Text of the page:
January 10, 2011
Remembering Debbie Friedman: Evan Kent
Debbie’s music provided the soundtrack for much of my adolescence—my summers at camp and my years as a member of our synagogue’s youth group. When I had the privilege of working with her for a week at the URJ Kallah in Santa Cruz, I truly gained insight into her genius and her creative process. I also realized that Debbie was one of the most spontaneous people with whom I have ever worked. Although song sessions and tefillot had been planned well in advance, what the congregation witnessed was never what we had discussed. She felt the mood of the congregation and on the spot would suggest we sing a different melody or prayer—and she was always right—she had this uncanny sense of being able to gauge the “kahal” and to adapt to the moment.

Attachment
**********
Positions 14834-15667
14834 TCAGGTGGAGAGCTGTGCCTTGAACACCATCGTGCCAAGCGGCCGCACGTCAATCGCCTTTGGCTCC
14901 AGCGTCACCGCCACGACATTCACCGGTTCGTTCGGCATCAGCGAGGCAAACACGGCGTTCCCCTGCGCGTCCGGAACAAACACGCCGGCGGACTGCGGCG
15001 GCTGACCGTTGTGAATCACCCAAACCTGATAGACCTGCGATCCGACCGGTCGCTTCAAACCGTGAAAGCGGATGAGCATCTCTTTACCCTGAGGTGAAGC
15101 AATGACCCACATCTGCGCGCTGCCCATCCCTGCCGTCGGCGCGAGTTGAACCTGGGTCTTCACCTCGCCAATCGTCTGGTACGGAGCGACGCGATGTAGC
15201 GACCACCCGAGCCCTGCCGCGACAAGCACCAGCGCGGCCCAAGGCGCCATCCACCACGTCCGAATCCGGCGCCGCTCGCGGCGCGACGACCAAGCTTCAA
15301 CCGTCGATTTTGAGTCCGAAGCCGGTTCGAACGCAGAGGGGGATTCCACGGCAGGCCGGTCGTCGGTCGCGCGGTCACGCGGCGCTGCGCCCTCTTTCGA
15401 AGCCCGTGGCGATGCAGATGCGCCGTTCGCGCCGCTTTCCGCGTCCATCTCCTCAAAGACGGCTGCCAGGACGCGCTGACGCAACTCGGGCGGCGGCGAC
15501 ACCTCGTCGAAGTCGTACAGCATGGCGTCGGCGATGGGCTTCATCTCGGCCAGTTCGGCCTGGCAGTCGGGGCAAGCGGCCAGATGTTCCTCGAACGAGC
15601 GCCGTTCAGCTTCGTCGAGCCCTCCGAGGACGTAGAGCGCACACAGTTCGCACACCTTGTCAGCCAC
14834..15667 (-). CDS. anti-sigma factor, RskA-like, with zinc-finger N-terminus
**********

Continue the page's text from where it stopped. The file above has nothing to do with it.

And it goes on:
On Shabbat morning, she was supposed to end the Amidah with her settting of “Reb Nachman’s Prayer.” But as we began playing the song’s opening chords on guitar, she turned to me and said, “No, you sing it…they need to hear it from you…” I sang the first two verses, and then she joined me on the last stanza. It was a moment of great generosity. It was a chance for her to tell the congregation: these are the songs I have written, but you must make them your own.
And that’s essentially what we have done. We have taken her songs and made them a part of our hearts and implanted them forever in our souls.